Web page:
Tuesday, March 20, 2012

Lunch scraps, the FBI, and Humus

Spring is on the way and that means a long list of gardening chores.  Before the children prep the beds for planting, we need a good supply of humus.  Because each class has been contributing their snack and lunch waste since September, we have a ready supply at hand.  We just need to separate the finished humus from the material which is still decomposing.

Compost is simply organic material that has decomposed.  It is essential to organic gardening because it returns nutrients to soil.  Humus is the finished product used as a soil amendment. 

We use a system of screens made from nursery plant trays and trays from a worm bin.  The first screen set has large openings and the second screen set has smaller holes.

The children scoop material from the compost bin into the first screen set.  With a little shaking, the smaller pieces fall to the tray.  The larger pieces remaining on the screen get returned to the bin to continue decomposing.
The first tray is poured onto the second screen.  A little more shaking and the humus falls down through the small holes to the tray. 
The children felt the finished humus and compared it to the original compost material.  The humus was described as "small" and "crumbly". 

When they looked at the humus, they could not tell what it had been, but the compost material still showed pieces of banana and orange peels.  They are able to see that the unused food was not wasted, but is now providing nutrients to the garden.  This practice is one method of teaching the concept of bal tashchit.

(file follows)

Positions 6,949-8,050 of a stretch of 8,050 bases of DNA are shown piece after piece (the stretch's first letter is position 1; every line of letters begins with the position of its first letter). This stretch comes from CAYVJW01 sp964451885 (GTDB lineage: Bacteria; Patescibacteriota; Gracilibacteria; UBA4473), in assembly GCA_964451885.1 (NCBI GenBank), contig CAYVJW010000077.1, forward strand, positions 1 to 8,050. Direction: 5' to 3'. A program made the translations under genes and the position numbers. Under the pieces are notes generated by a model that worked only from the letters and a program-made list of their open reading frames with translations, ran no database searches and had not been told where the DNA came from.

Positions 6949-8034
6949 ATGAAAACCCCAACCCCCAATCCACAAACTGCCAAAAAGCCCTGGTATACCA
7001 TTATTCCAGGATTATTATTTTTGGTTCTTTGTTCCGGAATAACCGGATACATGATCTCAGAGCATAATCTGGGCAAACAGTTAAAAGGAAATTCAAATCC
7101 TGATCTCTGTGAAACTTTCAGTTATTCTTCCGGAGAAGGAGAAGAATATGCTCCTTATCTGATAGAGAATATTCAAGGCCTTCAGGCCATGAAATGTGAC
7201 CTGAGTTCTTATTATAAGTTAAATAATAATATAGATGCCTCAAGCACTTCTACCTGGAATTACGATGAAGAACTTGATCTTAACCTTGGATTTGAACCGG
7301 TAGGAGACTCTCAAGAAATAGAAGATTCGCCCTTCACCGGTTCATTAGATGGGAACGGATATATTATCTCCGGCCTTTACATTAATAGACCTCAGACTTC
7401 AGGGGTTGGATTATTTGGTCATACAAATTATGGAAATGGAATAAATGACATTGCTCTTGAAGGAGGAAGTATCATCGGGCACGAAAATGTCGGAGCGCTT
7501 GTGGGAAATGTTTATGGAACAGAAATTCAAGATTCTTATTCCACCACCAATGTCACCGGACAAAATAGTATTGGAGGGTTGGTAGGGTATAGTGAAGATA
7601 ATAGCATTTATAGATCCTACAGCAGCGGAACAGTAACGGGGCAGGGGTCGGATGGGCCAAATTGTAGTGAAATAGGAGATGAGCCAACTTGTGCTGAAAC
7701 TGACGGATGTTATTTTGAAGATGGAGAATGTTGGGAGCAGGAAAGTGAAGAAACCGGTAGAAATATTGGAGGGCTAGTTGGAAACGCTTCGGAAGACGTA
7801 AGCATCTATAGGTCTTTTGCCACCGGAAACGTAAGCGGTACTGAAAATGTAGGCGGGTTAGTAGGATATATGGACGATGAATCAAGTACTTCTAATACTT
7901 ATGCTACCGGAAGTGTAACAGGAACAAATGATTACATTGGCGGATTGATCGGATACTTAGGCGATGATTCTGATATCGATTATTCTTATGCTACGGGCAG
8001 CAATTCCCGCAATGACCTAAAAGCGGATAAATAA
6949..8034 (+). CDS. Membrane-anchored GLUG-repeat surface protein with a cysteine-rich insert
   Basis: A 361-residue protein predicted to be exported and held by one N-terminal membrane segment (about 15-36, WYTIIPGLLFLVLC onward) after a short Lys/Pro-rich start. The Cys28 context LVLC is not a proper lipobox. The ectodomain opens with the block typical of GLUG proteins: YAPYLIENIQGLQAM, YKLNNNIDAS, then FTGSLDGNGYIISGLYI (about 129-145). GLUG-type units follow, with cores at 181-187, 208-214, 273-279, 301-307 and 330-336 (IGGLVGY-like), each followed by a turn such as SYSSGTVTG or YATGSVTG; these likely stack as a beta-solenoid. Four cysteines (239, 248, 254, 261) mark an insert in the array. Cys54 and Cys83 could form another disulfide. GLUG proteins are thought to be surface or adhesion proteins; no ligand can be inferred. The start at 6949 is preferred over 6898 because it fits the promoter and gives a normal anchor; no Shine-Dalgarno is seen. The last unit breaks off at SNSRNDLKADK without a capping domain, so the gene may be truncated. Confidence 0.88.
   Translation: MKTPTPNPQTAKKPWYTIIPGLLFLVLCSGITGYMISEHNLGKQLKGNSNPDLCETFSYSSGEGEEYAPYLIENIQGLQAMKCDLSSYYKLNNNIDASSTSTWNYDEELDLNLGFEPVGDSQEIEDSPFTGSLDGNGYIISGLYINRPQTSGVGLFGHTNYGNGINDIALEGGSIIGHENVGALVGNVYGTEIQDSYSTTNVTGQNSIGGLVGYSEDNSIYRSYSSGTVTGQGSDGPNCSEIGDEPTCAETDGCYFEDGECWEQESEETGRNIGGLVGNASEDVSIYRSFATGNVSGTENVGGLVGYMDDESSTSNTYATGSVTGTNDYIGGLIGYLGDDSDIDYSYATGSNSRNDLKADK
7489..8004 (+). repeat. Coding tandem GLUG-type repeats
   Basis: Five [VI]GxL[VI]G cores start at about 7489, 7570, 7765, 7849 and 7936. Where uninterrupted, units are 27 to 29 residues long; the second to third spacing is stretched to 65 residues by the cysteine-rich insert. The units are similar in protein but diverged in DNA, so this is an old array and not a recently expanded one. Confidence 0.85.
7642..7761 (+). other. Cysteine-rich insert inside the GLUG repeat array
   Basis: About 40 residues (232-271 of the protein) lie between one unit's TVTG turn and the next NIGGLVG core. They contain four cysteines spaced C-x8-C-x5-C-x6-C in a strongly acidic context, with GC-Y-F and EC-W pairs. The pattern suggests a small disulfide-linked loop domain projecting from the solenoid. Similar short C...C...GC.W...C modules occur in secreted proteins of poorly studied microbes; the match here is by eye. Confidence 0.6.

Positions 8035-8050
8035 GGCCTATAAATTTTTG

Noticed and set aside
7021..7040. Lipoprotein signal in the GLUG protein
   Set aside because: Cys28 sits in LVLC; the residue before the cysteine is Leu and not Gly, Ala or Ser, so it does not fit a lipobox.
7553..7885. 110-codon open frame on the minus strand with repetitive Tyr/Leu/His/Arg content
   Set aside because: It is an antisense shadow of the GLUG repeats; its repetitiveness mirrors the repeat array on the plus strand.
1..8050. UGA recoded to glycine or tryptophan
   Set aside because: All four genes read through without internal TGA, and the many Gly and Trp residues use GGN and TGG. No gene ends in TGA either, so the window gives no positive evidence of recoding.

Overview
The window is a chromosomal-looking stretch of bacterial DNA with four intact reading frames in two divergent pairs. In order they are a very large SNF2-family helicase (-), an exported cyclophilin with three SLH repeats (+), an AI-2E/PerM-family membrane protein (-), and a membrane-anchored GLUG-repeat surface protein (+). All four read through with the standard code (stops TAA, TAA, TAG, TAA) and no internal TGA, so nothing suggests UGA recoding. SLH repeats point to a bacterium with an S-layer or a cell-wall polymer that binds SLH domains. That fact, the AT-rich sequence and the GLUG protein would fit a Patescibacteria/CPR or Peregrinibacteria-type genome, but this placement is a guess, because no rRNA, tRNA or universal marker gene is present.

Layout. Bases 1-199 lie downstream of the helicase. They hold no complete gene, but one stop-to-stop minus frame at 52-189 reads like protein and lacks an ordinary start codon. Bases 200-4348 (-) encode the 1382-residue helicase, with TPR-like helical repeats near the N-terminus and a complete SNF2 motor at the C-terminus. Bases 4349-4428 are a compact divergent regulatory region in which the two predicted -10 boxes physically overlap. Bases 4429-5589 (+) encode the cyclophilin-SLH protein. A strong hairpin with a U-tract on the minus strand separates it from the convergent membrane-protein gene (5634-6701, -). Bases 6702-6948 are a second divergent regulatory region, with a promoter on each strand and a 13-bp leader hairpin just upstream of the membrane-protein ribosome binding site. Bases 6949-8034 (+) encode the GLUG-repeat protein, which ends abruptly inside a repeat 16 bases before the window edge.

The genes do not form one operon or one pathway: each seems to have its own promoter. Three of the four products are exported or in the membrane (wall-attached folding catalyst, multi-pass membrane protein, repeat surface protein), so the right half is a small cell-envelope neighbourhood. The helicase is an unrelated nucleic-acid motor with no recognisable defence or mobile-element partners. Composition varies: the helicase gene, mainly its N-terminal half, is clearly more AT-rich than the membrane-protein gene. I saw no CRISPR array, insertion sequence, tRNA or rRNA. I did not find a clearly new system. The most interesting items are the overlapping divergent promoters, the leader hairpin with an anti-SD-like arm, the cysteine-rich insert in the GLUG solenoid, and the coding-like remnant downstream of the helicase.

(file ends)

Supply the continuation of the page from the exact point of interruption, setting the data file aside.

Here's a little video of a member of the FBI; fungus, bacteria, and invertebrates.  They are the allstars of decomposition.

February Surprises

 This is what February in Dallas looks like.  At least for one week during 75 degree days.   The tulips were planted in December anticipating a beautiful show in April.  Alas, it is now March 18 and only stems remain.  They were beautiful while they bloomed, even if it wasn't on my schedule.  But, that is what gardening reminds us.  We are not in control.  G-d through nature continuously brings unplanned and unexpected surprises.

After the beautiful,  sunny days, came the rains.  And I had a few surprises for the students.  We donned rain ponchos, grabbed our hand lenses and went exploring.

Some of the leaves collected water drops.  This cabbage leaf looks like a swimming pool for a lady bug.

When the rain stopped, we found a big puddle in the parking lot.  I challenged the children to "think like a scientist" and make observations about the puddle.  Several children noticed that the surface of the water acted like a mirror.  They commented that they could see the trees and the building in the water.  One child noticed that the water was moving.  I asked her what was making the water move.  She watched for a moment and then answered, "the wind".

Finally, some noticed that leaves were floating on the surface.  I asked them if they could create an experiment using the puddle.  They gathered items found on the ground and conducted a sink and float experiment.  At one point a pansy was floating.  The wind caught it and moved it forward.  One child picked it up, then placed it back on the water.  But, it was turned upside down.  The children noticed that instead of floating, it partially sank.  After a period of discussion, they decided that it sank because it had water on top of the petals.  And water made it too heavy to float.